Friday, November 17, 2017

Culture wars, Part 1

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Culture wars, Part 1

I spent three hours viewing the video archive of the Nov. 14, 2017 National Transportation Safety Board meeting convened to review and approve the findings, probable cause and safety recommendations developed from NTSB investigation into the April 3, 2016 collision of Amtrak 89 with M/W equipment at Chester, Pa., on the Northeast Corridor.

The circumstances of the accident:

• 2 Track (Editor’s note: The Pennsylvania Railroad established this nomenclature; Amtrak still uses it on the NEC) was out of service continuously for M/W work between two controlled points. Foul time was intermittently requested on 1, 3, and 4 Tracks. (2 and 3 Tracks are inner tracks, adjacent to each other; 1 and 4 the outer tracks of the four-track configuration).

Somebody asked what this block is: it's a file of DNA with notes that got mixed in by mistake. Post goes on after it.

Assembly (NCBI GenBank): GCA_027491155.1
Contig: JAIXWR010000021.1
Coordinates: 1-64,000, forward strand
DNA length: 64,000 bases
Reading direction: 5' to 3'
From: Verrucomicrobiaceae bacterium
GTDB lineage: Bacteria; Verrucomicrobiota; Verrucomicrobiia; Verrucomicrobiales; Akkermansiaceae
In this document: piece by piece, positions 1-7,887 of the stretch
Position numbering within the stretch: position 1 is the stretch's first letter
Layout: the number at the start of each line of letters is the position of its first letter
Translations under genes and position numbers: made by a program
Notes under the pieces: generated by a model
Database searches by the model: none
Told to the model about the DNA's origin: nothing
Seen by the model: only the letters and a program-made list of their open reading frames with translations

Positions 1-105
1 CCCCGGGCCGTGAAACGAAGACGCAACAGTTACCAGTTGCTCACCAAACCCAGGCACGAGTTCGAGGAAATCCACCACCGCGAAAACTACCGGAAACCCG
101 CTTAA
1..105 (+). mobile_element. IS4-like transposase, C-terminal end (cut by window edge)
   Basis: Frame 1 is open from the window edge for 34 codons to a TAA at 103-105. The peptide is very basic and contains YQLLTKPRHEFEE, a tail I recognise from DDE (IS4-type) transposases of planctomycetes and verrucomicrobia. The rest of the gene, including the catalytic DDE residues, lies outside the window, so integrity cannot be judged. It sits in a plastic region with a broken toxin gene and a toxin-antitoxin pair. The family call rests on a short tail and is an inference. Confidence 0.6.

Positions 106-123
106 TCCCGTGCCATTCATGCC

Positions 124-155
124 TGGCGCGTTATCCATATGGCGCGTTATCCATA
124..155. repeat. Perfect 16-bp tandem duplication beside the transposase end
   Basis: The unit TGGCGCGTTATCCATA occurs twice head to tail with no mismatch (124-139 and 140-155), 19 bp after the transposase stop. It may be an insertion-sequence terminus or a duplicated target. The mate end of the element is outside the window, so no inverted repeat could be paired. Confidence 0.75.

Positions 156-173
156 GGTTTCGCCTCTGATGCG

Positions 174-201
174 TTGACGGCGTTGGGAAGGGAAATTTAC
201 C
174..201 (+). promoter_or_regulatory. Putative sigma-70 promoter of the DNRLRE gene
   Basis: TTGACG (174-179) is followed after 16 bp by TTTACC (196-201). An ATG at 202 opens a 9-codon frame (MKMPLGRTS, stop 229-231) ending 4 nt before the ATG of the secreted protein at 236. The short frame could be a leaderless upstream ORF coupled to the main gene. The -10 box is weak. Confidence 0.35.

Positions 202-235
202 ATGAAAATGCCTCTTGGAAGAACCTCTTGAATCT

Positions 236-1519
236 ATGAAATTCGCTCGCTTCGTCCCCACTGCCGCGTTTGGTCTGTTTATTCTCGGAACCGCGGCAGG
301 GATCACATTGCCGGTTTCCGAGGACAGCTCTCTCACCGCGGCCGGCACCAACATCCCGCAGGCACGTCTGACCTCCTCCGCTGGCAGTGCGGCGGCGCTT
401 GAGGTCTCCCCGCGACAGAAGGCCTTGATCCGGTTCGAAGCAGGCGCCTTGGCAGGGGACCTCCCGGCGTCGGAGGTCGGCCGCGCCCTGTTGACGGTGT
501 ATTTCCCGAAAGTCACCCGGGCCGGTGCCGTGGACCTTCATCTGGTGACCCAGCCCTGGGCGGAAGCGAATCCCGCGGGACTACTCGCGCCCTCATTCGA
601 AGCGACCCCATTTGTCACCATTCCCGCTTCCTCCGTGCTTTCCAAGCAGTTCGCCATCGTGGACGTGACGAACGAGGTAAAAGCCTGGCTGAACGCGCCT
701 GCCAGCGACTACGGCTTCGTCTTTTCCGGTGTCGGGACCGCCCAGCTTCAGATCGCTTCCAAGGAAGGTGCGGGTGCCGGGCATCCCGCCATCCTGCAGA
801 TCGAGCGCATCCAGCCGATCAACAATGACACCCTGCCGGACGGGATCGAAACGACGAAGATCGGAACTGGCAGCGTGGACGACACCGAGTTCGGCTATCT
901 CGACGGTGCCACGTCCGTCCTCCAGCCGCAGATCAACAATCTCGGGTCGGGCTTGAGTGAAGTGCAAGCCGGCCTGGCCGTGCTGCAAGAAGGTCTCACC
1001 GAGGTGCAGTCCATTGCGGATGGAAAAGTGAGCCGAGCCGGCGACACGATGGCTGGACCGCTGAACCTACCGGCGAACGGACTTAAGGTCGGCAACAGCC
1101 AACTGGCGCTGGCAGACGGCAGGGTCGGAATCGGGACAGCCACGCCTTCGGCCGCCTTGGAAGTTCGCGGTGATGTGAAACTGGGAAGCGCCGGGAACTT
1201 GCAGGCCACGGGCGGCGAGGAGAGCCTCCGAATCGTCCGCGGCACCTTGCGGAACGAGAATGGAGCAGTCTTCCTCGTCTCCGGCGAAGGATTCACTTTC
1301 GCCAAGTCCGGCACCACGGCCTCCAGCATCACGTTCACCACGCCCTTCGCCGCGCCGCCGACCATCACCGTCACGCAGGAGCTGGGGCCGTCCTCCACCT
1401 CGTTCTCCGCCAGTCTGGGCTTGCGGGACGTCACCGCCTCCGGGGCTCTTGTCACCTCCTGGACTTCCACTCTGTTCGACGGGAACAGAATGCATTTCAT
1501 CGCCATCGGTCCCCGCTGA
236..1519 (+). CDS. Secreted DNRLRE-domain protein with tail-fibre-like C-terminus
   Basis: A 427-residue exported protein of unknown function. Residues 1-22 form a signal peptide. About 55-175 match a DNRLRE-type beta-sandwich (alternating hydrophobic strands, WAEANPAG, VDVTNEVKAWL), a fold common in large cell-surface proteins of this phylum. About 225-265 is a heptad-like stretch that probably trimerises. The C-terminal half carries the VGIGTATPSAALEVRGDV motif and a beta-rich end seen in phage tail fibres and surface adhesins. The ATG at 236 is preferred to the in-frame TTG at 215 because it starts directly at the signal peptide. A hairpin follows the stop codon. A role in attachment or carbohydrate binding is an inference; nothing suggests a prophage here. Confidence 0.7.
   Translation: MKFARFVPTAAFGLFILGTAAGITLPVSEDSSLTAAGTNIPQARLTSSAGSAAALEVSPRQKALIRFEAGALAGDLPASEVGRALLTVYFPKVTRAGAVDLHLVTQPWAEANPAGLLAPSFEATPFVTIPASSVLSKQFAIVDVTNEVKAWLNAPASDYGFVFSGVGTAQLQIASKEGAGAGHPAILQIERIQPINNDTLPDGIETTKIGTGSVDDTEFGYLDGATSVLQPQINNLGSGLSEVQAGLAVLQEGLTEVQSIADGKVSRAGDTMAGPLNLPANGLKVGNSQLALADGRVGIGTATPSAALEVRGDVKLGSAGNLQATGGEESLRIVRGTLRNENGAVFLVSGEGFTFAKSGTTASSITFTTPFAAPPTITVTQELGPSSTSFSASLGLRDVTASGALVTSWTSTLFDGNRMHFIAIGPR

• During some or all of an overnight period, the roadway worker employee in charge (EIC) had received foul time on 1, 3 and 4 Tracks, and had placed a backhoe on 3 to assist the work being performed on 2. The train dispatcher had properly affixed protection to his control panel, preventing the routing of trains into the fouled tracks.

• At approximately 7:30 AM, the “overnight” EIC released 1, 3 and 4 to the train dispatcher, reporting clear. The train dispatcher properly removed the blocking protection. The overnight EIC had released the tracks and reported clear despite leaving a backhoe on 3 between the control points.

• The “day” EIC and another employee reported to the work site and without determining if, how, and where protection was provided, proceeded to the area of the backhoe. One employee entered the cab of the backhoe. The other, the EIC, was between the backhoe and the M/W equipment on out-of-service 2.